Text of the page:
P53 Regulatory landscape for microorganisms used in industrial applications in Canada
Sunday, July 24, 2016
Grand Ballroom, 5th Fl (Sheraton New Orleans)
S. El Ouakfaoui*, Environment and climate Change Canada, Gatineau, QC, Canada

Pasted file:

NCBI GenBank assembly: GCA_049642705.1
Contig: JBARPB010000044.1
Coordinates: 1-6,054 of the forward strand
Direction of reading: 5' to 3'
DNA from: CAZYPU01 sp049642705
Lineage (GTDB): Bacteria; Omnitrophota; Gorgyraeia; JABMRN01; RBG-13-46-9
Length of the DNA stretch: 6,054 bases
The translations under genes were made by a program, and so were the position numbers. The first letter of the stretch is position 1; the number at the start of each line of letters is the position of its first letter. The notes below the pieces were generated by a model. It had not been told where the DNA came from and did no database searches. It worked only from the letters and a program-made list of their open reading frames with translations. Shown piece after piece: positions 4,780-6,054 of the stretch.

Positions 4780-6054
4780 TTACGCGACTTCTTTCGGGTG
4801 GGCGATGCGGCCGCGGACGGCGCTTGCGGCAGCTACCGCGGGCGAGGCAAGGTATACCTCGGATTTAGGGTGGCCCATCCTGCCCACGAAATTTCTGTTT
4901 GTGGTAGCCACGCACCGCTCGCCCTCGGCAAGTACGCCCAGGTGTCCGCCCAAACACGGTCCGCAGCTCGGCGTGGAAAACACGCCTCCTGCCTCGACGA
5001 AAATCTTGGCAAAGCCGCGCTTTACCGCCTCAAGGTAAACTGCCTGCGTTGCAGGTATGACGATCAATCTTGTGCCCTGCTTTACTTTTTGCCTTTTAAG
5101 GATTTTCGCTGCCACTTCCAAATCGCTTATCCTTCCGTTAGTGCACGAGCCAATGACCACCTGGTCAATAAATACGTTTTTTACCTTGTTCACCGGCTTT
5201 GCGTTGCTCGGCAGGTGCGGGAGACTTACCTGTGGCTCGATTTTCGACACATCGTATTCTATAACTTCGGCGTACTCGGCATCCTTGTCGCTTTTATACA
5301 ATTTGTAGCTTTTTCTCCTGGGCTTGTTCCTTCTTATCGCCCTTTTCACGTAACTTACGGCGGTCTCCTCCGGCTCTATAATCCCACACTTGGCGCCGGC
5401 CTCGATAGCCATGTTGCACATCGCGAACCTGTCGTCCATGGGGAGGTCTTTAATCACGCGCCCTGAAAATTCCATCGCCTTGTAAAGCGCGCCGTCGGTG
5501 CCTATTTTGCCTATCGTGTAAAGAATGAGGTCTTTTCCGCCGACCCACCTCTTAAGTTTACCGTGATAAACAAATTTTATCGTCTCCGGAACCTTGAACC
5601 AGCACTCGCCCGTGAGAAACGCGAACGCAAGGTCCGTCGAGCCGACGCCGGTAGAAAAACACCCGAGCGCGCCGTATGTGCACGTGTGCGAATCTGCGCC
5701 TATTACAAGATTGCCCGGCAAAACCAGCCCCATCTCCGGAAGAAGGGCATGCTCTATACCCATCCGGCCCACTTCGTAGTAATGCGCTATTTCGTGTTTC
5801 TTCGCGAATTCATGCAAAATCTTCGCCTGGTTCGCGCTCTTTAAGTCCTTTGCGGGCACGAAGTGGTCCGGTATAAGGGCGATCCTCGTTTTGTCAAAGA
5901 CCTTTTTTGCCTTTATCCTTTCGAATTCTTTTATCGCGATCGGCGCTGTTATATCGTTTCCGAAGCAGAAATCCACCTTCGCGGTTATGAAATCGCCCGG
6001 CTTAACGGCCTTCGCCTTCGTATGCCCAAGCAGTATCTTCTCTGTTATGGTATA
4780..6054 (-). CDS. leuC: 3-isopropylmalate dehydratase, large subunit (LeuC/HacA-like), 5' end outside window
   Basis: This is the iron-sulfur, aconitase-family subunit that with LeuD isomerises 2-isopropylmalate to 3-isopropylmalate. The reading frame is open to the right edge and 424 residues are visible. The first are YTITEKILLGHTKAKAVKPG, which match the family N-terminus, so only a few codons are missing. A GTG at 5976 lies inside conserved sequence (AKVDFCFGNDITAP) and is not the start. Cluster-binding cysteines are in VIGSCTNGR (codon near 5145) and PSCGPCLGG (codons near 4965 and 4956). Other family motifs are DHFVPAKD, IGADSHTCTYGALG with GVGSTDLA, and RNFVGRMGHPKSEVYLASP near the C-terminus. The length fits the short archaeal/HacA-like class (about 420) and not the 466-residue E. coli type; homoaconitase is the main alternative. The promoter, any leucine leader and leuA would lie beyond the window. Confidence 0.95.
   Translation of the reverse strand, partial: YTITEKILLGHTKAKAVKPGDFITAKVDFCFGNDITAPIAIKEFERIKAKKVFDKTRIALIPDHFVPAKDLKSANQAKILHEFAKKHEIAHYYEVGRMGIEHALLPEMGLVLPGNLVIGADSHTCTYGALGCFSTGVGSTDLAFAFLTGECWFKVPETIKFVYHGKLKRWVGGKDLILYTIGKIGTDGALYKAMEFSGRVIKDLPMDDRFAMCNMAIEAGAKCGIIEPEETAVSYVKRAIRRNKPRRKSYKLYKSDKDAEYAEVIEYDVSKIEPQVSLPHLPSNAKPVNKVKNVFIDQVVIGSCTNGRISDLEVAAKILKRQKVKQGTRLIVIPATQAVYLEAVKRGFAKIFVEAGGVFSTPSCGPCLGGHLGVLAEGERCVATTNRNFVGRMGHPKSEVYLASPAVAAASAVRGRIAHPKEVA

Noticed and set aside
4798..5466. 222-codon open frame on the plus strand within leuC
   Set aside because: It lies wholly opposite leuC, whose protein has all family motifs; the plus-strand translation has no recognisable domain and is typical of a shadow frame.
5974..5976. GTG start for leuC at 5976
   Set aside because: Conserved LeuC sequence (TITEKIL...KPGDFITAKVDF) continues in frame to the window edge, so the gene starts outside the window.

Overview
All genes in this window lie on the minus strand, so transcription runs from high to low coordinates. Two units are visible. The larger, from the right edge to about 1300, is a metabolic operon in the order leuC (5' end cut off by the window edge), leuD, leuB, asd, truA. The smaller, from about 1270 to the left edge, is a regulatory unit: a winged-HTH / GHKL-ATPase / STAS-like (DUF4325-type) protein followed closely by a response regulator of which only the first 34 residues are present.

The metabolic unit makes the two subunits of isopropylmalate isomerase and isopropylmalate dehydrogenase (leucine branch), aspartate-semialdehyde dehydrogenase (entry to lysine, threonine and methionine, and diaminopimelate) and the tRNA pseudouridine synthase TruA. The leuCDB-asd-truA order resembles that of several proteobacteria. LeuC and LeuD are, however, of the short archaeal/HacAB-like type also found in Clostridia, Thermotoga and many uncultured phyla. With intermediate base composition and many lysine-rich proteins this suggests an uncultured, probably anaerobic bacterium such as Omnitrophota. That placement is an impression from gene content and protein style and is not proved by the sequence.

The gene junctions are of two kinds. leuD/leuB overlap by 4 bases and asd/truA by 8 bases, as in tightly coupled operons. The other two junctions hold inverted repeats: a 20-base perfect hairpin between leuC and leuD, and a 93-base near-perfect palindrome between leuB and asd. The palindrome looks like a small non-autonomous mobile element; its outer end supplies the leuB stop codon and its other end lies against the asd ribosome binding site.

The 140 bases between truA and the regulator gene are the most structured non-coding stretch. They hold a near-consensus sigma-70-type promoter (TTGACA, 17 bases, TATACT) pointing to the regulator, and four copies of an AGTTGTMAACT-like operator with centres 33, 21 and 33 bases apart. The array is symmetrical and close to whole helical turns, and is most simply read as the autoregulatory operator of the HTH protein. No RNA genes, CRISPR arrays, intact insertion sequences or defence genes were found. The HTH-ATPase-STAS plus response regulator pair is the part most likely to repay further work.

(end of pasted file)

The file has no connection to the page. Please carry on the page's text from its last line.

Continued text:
The Government of Canada’s policies for biotechnology have been successful in realizing a balance between supporting the development and the commercialization of innovative biotechnology products, and protecting the health and safety of Canadians and the environment. The Canadian Environmental Protection Act, 1999 (CEPA 1999) is the key authority for the government to ensure that all “new substances” (this includes microorganisms) manufactured in (i.e. produced) or imported into Canada are assessed for their potential to harm the environment or human health. Unique to Canada, all new living organisms, whether naturally occurring or genetically modified must undergo a rigorous environmental and human health risk assessment under the New Substances Notification Regulations (Organisms) [NSNR (O)] of CEPA 1999 to determine if they are harmful or capable of becoming harmful to ecosystems, biodiversity, the environment, or humans. Some examples of biotechnology products regulated by the NSNR (O) include live micro-organisms used in bioremediation, biofuel production, aquaculture water treatment/management, biobleaching, biofiltration, biological waste recovery, biomass conversion, carpet cleaning and deodorizing, enzyme and chemical production, microbial drain cleaning and degreasing. The goal of the presentation is to provide an overview of the scope of the NSNR (O), the notification process, the information requirements, as well as the waiver provisions of the CEPA, 1999.